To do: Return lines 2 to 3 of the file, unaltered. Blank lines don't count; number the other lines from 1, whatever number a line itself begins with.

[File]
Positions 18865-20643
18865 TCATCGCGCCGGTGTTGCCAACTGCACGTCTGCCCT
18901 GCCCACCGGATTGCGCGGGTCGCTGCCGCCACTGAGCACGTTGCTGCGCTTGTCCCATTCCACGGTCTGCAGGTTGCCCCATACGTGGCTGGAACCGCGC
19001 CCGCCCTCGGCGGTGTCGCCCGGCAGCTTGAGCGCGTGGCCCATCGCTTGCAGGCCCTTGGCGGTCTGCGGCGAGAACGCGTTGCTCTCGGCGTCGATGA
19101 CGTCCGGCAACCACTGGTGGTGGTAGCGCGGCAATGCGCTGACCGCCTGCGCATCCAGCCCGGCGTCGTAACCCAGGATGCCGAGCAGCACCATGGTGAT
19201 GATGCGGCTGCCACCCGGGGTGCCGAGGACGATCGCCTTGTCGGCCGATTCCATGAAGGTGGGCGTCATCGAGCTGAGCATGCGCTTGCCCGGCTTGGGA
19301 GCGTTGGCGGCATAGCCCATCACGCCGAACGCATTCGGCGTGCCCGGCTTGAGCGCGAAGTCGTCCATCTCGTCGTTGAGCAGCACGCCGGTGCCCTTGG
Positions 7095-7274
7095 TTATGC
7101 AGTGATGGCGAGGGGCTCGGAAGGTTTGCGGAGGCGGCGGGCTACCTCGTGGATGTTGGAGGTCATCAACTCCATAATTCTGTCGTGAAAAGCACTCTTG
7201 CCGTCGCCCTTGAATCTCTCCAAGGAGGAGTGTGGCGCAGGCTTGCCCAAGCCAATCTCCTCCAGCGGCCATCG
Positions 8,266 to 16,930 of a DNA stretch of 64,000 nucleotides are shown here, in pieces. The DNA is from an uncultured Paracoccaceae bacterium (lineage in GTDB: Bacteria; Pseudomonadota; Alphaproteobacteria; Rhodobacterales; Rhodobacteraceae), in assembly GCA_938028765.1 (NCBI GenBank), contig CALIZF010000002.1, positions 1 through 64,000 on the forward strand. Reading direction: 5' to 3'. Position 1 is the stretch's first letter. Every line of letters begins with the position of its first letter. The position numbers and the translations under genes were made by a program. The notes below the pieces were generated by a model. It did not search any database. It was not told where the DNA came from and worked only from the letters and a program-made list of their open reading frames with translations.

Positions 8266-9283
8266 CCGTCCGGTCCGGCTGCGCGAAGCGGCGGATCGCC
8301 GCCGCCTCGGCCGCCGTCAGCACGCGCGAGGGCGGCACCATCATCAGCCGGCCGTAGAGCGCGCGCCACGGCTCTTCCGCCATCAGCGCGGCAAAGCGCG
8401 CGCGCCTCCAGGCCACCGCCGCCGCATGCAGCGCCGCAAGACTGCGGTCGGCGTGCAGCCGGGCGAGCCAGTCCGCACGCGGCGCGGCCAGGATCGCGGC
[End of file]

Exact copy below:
18865 TCATCGCGCCGGTGTTGCCAACTGCACGTCTGCCCT
18901 GCCCACCGGATTGCGCGGGTCGCTGCCGCCACTGAGCACGTTGCTGCGCTTGTCCCATTCCACGGTCTGCAGGTTGCCCCATACGTGGCTGGAACCGCGC